Warm Fuzzy Time
This hits you right in the heart.
SEATTLE - Decades after a World War II cover-up at Fort Lawton in Seattle, 28 African-American veterans received apologies and honorable discharges in a ceremony at the same spot where they were wrongly convicted years ago.
On Aug. 14, 1944, a riot broke out on the post. Black soldiers in segregated barracks were accused of sparking the violence due to resentment over treatment of Italian prisoners of war. An Italian POW, Guglielmo Olivotto, was later found hanging dead on wires in a post obstacle course.
Forty-three black soldiers were tried in the largest court-martial of World War II. Of those, 28 were found guilty of rioting and sentenced to as many as 25 years in prison. Three were also convicted of manslaughter.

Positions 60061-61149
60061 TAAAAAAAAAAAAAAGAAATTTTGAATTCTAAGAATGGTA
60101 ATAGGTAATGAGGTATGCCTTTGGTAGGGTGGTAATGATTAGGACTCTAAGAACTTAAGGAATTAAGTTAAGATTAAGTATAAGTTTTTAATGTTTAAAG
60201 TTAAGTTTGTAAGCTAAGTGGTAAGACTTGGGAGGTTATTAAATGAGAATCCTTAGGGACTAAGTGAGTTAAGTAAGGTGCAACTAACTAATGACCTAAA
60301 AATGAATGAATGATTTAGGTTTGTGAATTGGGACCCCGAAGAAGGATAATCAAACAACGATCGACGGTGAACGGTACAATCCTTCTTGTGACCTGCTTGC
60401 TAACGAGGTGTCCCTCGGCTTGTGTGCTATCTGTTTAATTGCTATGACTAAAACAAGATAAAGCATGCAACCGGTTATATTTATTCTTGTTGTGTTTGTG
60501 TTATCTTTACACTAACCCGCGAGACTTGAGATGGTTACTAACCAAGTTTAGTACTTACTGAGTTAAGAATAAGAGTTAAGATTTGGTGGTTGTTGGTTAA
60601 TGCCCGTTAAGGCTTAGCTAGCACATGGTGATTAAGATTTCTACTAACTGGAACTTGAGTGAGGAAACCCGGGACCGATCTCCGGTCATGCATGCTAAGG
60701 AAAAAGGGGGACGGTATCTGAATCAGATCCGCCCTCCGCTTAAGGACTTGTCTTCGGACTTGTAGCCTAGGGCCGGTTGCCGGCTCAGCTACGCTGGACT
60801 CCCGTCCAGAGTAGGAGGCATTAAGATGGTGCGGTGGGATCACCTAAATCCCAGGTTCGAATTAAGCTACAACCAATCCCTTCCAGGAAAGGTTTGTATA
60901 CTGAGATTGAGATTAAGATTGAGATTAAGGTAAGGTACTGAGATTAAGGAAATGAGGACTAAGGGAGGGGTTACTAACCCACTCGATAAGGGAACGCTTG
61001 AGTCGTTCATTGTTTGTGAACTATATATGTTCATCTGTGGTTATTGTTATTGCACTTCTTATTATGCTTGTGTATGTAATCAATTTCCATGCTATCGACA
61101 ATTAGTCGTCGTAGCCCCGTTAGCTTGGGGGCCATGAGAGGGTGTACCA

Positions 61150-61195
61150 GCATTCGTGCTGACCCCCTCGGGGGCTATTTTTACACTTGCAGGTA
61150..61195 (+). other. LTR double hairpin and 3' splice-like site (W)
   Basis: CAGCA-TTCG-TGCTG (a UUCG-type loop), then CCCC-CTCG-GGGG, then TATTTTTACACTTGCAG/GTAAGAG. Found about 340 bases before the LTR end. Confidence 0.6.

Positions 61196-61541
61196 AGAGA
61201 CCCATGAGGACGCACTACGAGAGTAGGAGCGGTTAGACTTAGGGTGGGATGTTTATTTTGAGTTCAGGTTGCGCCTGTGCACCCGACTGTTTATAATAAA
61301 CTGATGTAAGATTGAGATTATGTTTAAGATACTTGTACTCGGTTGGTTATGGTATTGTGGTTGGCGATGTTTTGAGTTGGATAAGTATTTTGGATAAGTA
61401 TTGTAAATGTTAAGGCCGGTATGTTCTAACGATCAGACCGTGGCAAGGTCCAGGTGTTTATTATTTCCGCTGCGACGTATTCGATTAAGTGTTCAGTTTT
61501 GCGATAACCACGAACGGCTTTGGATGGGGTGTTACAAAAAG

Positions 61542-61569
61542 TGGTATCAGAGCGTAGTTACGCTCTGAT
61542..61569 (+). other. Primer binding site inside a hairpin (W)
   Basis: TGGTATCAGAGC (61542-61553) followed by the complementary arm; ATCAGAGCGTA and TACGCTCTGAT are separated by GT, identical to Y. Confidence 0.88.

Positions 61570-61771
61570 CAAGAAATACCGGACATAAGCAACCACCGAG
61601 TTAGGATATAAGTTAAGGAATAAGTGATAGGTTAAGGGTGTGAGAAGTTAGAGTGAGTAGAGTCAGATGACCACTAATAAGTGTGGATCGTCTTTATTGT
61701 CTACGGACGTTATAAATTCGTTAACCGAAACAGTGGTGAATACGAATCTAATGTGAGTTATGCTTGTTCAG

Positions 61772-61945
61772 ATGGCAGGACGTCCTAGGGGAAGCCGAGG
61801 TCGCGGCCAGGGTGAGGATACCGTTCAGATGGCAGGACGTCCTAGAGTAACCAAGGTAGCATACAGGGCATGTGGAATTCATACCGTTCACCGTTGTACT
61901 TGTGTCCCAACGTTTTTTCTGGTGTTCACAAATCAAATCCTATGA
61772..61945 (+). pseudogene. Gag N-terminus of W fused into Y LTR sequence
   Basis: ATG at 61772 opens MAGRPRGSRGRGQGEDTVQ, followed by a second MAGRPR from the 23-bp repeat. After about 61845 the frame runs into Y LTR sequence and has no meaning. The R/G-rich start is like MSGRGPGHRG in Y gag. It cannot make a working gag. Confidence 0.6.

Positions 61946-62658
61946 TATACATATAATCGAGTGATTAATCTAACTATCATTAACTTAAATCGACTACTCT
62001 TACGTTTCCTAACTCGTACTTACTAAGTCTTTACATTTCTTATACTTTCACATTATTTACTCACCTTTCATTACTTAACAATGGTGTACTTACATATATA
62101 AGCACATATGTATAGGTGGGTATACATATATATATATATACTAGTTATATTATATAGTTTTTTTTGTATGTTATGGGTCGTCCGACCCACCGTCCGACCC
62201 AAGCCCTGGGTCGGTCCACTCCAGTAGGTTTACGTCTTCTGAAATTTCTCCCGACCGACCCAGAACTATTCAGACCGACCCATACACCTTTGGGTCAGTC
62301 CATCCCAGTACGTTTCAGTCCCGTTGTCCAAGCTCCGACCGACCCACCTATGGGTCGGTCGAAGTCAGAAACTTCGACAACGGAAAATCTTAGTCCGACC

When evidence emerged years later showing that the court-martial proceeding was grossly flawed and that the prosecutor had withheld critical evidence, the Army opened an investigation.
Based on the results of that probe, the Army overturned the convictions of all the black soldiers who were court-martialed.
Stick that in your pipe, Bill Cosby. That's integrity.